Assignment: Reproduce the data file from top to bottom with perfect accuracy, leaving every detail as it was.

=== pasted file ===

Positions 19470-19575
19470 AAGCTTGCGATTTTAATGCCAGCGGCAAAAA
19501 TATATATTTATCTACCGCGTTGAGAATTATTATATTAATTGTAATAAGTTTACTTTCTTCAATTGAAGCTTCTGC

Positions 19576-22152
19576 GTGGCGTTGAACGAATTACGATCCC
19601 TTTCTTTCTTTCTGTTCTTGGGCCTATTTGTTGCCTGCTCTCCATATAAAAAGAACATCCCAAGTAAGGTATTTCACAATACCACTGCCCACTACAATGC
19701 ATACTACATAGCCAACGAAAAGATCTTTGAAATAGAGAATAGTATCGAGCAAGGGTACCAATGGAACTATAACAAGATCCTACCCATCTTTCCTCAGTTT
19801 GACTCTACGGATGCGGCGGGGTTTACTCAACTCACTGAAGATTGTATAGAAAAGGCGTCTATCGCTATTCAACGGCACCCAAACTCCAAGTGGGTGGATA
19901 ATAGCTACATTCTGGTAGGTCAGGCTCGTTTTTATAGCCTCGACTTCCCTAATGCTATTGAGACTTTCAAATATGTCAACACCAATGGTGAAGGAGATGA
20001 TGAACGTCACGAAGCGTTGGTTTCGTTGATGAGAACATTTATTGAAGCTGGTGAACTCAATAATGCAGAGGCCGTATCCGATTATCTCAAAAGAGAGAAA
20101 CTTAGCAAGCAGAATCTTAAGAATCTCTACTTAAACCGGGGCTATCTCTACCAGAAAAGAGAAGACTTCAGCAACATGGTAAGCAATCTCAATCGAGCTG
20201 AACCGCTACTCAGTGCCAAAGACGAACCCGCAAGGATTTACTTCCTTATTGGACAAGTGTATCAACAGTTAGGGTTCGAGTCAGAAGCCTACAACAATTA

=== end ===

Positions 19470-19575
19470 AAGCTTGCGATTTTAATGCCAGCGGCAAAAA
19501 TATATATTTATCTACCGCGTTGAGAATTATTATATTAATTGTAATAAGTTTACTTTCTTCAATTGAAGCTTCTGC

Positions 19576-22152
19576 GTGGCGTTGAACGAATTACGATCCC
19601 TTTCTTTCTTTCTGTTCTTGGGCCTATTTGTTGCCTGCTCTCCATATAAAAAGAACATCCCAAGTAAGGTATTTCACAATACCACTGCCCACTACAATGC
19701 ATACTACATAGCCAACGAAAAGATCTTTGAAATAGAGAATAGTATCGAGCAAGGGTACCAATGGAACTATAACAAGATCCTACCCATCTTTCCTCAGTTT
19801 GACTCTACGGATGCGGCGGGGTTTACTCAACTCACTGAAGATTGTATAGAAAAGGCGTCTATCGCTATTCAACGGCACCCAAACTCCAAGTGGGTGGATA
19901 ATAGCTACATTCTGGTAGGTCAGGCTCGTTTTTATAGCCTCGACTTCCCTAATGCTATTGAGACTTTCAAATATGTCAACACCAATGGTGAAGGAGATGA
20001 TGAACGTCACGAAGCGTTGGTTTCGTTGATGAGAACATTTATTGAAGCTGGTGAACTCAATAATGCAGAGGCCGTATCCGATTATCTCAAAAGAGAGAAA
20101 CTTAGCAAGCAGAATCTTAAGAATCTCTACTTAAACCGGGGCTATCTCTACCAGAAAAGAGAAGACTTCAGCAACATGGTAAGCAATCTCAATCGAGCTG
20201 AACCGCTACTCAGTGCCAAAGACGAACCCGCAAGGATTTACTTCCTTATTGGACAAGTGTATCAACAGTTAGGGTTCGAGTCAGAAGCCTACAACAATTA